[sectionView addSubview:viewLabel];
         /********** Add a custom Separator with Section view *******************/
UIView* separatorLineView = [[UIView alloc] initWithFrame:CGRectMake(15, 40, _expandableTableView.frame.size.width-15, 1)];
separatorLineView.backgroundColor = [UIColor blackColor];
[sectionView addSubview:separatorLineView];

/********** Add UITapGestureRecognizer to SectionView   **************/

UITapGestureRecognizer  *headerTapped   = [[UITapGestureRecognizer alloc] initWithTarget:self action:@selector(sectionHeaderTapped:)];
[sectionView addGestureRecognizer:headerTapped];

return  sectionView;


}

- (void)sectionHeaderTapped:(UITapGestureRecognizer *)gestureRecognizer{

NSIndexPath *indexPath = [NSIndexPath indexPathForRow:0 inSection:gestureRecognizer.view.tag];
if (indexPath.row == 0) {
    BOOL collapsed  = [[arrayForBool objectAtIndex:indexPath.section] boolValue];
    for (int i=0; i<[sectionTitleArray count]; i++) {
        if (indexPath.section==i) {
            [arrayForBool replaceObjectAtIndex:i withObject:[NSNumber numberWithBool:!collapsed]];
        }
    }
    [_expandableTableView reloadSections:[NSIndexSet indexSetWithIndex:gestureRecognizer.view.tag] withRowAnimation:UITableViewRowAnimationAutomatic];
    
   }
 }

Swipe to Delete Rows

I always think it is nice to have a very simple, self-contained example so that nothing is assumed when I am learning a new task. This answer is that for deleting UITableView rows. The project performs like this:

animated gif showing swipe and delete

This project is based on the UITableView example for Swift.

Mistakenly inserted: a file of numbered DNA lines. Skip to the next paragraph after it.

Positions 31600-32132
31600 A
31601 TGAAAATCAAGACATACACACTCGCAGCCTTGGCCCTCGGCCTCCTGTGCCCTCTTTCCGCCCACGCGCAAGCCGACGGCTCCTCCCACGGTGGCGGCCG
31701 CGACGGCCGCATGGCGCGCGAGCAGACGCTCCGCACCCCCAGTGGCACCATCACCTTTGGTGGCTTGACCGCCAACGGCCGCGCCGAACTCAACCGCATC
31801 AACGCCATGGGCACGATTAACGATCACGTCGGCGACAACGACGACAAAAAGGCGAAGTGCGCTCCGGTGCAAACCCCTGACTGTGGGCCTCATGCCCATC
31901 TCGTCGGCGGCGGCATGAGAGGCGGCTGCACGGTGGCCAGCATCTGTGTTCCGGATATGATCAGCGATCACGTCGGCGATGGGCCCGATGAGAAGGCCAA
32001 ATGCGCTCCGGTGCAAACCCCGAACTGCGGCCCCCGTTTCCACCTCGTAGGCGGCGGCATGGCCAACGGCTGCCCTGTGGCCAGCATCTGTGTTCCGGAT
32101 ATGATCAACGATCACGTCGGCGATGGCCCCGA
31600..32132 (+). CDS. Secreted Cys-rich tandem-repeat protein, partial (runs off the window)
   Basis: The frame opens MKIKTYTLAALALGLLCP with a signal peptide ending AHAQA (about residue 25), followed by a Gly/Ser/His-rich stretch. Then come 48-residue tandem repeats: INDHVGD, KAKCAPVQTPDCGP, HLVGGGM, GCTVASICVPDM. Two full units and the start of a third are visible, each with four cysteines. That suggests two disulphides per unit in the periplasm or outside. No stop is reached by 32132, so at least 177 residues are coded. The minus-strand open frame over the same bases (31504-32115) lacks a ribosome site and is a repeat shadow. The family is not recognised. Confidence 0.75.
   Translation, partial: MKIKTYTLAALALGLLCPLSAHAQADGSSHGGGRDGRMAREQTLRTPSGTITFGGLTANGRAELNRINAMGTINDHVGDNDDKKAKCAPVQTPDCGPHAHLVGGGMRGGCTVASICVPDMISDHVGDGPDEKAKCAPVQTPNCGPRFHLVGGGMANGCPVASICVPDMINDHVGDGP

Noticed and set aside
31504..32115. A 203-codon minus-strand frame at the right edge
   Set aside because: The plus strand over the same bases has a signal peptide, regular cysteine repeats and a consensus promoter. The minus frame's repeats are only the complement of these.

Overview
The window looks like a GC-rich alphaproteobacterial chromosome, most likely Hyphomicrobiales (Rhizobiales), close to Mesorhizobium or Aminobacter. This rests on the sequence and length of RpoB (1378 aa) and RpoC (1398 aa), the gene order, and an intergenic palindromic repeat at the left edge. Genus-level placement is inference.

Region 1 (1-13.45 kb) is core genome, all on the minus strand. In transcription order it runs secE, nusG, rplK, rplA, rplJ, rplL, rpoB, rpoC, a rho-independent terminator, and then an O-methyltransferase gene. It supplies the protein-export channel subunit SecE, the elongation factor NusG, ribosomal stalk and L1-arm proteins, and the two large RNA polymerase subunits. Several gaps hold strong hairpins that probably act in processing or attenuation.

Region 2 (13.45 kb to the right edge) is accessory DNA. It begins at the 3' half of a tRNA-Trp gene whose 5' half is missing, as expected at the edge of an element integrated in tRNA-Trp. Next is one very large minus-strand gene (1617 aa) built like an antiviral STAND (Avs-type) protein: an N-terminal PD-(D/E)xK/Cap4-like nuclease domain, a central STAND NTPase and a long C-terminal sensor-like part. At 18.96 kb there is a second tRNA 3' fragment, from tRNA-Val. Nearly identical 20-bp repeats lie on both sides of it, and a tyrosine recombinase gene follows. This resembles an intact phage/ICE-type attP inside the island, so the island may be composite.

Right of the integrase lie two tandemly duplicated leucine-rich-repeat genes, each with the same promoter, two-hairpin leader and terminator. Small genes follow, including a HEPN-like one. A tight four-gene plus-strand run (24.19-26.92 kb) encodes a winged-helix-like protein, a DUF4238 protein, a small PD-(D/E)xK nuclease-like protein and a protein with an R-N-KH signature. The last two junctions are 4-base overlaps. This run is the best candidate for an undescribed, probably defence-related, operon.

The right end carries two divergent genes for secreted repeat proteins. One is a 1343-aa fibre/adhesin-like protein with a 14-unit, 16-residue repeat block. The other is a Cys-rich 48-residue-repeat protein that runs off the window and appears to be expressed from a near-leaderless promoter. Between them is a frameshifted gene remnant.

Add the Code

Create a new project and replace the ViewController.swift code with the following.

import UIKit
class ViewController: UIViewController, UITableViewDelegate, UITableViewDataSource {
    
    // These strings will be the data for the table view cells
    var animals: [String] = ["Horse", "Cow", "Camel", "Pig", "Sheep", "Goat"]
    
    let cellReuseIdentifier = "cell"
    
    @IBOutlet var tableView: UITableView!
    
    override func viewDidLoad() {
        super.viewDidLoad()
        
        // It is possible to do the following three things in the Interface Builder
        // rather than in code if you prefer.
        self.tableView.registerClass(UITableViewCell.self, forCellReuseIdentifier: cellReuseIdentifier)
        tableView.delegate = self
        tableView.dataSource = self
    }
    
    // number of rows in table view
    func tableView(tableView: UITableView, numberOfRowsInSection section: Int) -> Int {
        return self.animals.count
    }
    
    // create a cell for each table view row
    func tableView(tableView: UITableView, cellForRowAtIndexPath indexPath: NSIndexPath) -> UITableViewCell {
        
        let cell:UITableViewCell = self.tableView.dequeueReusableCellWithIdentifier(cellReuseIdentifier) as UITableViewCell!
        
        cell.textLabel?.text = self.animals[indexPath.row]
        
        return cell
    }
    
    // method to run when table view cell is tapped
    func tableView(tableView: UITableView, didSelectRowAtIndexPath indexPath: NSIndexPath) {
        print("You tapped cell number \(indexPath.row).")
    }
    
    // this method handles row deletion
    func tableView(tableView: UITableView, commitEditingStyle editingStyle: UITableViewCellEditingStyle, forRowAtIndexPath indexPath: NSIndexPath) {
        
        if editingStyle == .Delete {
            
            // remove the item from the data model
            animals.removeAtIndex(indexPath.row)
            
            // delete the table view row
            tableView.deleteRowsAtIndexPaths([indexPath], withRowAnimation: .Fade)
            
        } else if editingStyle == .Insert {